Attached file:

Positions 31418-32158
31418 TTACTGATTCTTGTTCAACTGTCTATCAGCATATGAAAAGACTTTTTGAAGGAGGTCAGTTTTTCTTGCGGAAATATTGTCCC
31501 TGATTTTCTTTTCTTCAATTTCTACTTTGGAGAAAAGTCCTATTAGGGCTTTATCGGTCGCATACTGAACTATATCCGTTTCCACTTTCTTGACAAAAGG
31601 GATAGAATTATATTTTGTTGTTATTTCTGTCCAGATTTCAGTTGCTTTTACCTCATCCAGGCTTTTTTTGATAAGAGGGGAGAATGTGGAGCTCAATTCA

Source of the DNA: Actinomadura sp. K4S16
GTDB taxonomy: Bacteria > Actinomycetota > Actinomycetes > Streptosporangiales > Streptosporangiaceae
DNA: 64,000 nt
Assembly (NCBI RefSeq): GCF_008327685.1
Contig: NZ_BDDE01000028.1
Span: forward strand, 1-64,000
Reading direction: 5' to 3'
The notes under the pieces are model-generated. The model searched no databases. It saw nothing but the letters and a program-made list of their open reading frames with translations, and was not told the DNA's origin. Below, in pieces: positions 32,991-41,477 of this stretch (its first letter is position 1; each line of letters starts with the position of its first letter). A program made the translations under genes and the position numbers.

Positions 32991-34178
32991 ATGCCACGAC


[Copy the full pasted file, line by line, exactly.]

Positions 31418-32158
31418 TTACTGATTCTTGTTCAACTGTCTATCAGCATATGAAAAGACTTTTTGAAGGAGGTCAGTTTTTCTTGCGGAAATATTGTCCC
31501 TGATTTTCTTTTCTTCAATTTCTACTTTGGAGAAAAGTCCTATTAGGGCTTTATCGGTCGCATACTGAACTATATCCGTTTCCACTTTCTTGACAAAAGG
31601 GATAGAATTATATTTTGTTGTTATTTCTGTCCAGATTTCAGTTGCTTTTACCTCATCCAGGCTTTTTTTGATAAGAGGGGAGAATGTGGAGCTCAATTCA

Source of the DNA: Actinomadura sp. K4S16
GTDB taxonomy: Bacteria > Actinomycetota > Actinomycetes > Streptosporangiales > Streptosporangiaceae
DNA: 64,000 nt
Assembly (NCBI RefSeq): GCF_008327685.1
Contig: NZ_BDDE01000028.1
Span: forward strand, 1-64,000
Reading direction: 5' to 3'
The notes under the pieces are model-generated. The model searched no databases. It saw nothing but the letters and a program-made list of their open reading frames with translations, and was not told the DNA's origin. Below, in pieces: positions 32,991-41,477 of this stretch (its first letter is position 1; each line of letters starts with the position of its first letter). A program made the translations under genes and the position numbers.

Positions 32991-34178
32991 ATGCCACGAC